Wednesday, June 2, 2021

People flock back to local theaters, a bad year for local retail is in the books, California tries to save the dwindling population of Monarch butterflies and Sheriff Donny Youngblood says he will run for office again

Welcome to Bakersfield Observed. Our mission is to celebrate life in Kern County by focusing on newsmakers and events and the local characters who make this community such a special place. The views expressed here are strictly my own and do not represent any other company or publication.

 * ... MOVIE THEATERS MUSCLE UP: If you were one of those who believed movie theaters may never rebound from the pandemic and lock down, think again. Across the country people are flocking back to theaters to take in the latest blockbuster, get out of the heat and enjoy a popcorn and a Coke. And no where is that

truer than in Bakersfield where theaters are doing a gang buster's business, and they still are not opened at 100 percent yet. Mike Armandariz, general manager of the Maya Cinemas in downtown Bakersfield, was thrilled to report that movie goers are flocking back to the theaters. "We could not be happier," he told me. And with temperatures hitting 106 and higher, Maya and other local theaters will remain top choices to spend a cool afternoon on a scorching day.

 * ... RIP RETAIL: Running a retail business has never been a walk in the park and the advent of the internet and brand killer companies like Amazon. And then came the pandemic which forced a number of prominent American brands into bankruptcy: Brooks Brothers, Joseph A. Bank, Belk, GNC, J.Crew, Lord and Taylor, Pier 1, Men's Wearhouse and J.C. Penny among others. The best locally owned companies thrive on a strong service ethic and have proved resilient but experts fear there will be a second wave of smaller retailers going out of business as consumers emerge from the pandemic more satisfied that ever with buying their clothes and other goods online.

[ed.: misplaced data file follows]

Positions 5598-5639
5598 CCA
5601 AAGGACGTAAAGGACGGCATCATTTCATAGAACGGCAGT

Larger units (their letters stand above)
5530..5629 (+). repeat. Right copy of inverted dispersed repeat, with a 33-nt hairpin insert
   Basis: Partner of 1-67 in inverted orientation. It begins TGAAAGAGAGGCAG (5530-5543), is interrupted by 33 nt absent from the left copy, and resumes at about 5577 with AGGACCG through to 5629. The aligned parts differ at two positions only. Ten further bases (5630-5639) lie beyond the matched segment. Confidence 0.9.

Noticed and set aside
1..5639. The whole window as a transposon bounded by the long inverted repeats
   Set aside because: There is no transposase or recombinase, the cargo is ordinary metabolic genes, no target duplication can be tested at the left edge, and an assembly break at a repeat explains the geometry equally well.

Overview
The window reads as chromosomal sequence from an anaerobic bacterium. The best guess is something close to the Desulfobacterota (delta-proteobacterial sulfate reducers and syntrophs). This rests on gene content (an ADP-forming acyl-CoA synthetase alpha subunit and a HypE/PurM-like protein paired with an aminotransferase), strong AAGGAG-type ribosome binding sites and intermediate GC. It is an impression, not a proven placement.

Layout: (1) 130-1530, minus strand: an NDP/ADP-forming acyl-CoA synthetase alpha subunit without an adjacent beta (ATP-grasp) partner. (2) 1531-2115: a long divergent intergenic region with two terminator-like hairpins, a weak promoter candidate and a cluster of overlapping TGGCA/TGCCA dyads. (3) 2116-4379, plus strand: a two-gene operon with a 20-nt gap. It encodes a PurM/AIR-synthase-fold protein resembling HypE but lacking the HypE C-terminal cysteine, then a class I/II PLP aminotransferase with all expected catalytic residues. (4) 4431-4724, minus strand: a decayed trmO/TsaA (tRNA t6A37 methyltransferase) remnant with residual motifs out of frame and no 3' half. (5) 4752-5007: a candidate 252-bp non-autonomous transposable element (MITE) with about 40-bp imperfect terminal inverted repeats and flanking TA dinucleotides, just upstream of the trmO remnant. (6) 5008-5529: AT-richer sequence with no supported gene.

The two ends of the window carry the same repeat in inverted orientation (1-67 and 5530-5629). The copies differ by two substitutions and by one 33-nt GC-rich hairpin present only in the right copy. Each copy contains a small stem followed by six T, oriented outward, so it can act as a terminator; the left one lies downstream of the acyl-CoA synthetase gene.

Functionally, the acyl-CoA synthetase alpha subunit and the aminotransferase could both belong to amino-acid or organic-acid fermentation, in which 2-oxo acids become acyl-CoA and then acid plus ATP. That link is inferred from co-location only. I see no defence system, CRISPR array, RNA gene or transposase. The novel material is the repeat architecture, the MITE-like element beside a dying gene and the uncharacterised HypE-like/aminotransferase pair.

* ... MONARCHS AND MILKWEED: With Monarch butterflies facing eventual extinction, the state of California has launched an ambitious effort to plant 600 acres of milkweed statewide. Milkweed is known for being a "mega food market for insects," attracting more than 500 types of insects drawn to its sap, leaves and flowers. But not all types of milkweed are acceptable. According to a report in The New York Times: "Well intentional locals in California's cities have started planting tropical milkweed in their gardens in an effort to help the monarchs. However, tropical milkweed is not native to California and doesn't die out in winter, which confuses the monarchs' migratory patterns."  Locally, various types of milkweed are being planted in the Panorama Vista Preserve at the base of the Panorama bluffs to provide food and nutrients for the monarchs.

* ... DONNY YOUNGBLOOD: Sheriff Donny Youngblood has announced he will run for re-election, and now let me tell you why I believe that is a good thing. First, Youngblood has been a steady, consistent voice for law enforcement in Kern County, and he has displayed remarkable resilience and agility dealing with a host of challenges on his watch. Officer involved shootings, fatal car wrecks involving deputies, corruption, they have all been on his watch and he has handled each of them accordingly. Full disclosure: I urged Youngblood to run again. With the world in turmoil - police shootings, Black Lives Matter, recriminations, the movement to defund the police, the notorious "woke" culture in society - Youngblood would best serve the community by running for another term. Youngblood is now 70 and was first elected to office in 2006. He says he still has the passion, is in top physical shape and will offer himself up for another four years. That is good news. (photo by Alex Horvath of The Bakersfield Californian)

* ... BAKERSFIELD OBSERVED: Yearning for a better life and weary of the crime and corruption with his native Honduras, a young man named Carlos packed up his family and moved to the United States,

determined to set his family on a better course for happiness. If this sounds familiar, it is the echo-chamber soundtrack of why so many people flee their homes in Central America and try desperately to get to America, only in this case it was all done legally, and we are all off better for it. The man in question is Carlos Baldovinos, father of his son and namesake who now runs The Mission of Kern County. "I did it all legally, and I am glad I did," he told me. "I would not have done it any other way." The subject of immigration - both illegal as it seen on the border and legal as is displayed in the case of the Baldovinos family - is the topic of the Bakersfield Observed with Richard Beene podcast being released later this week on Spotify and other podcast platforms. Access the interview there or on KERNRADIO.COM where a link to it will be posted. (father-son photo of Carlos Baldovinos and son)

 * ... MEMORIES: Check out this picture from back in 1925 at DiGiorgio Farms, thanks to the Facebook page Kern County History Fans.

 * ... MORE MEMORIES: Finally here is a valentine to all you West High graduates. A picture of your campus back in the day.

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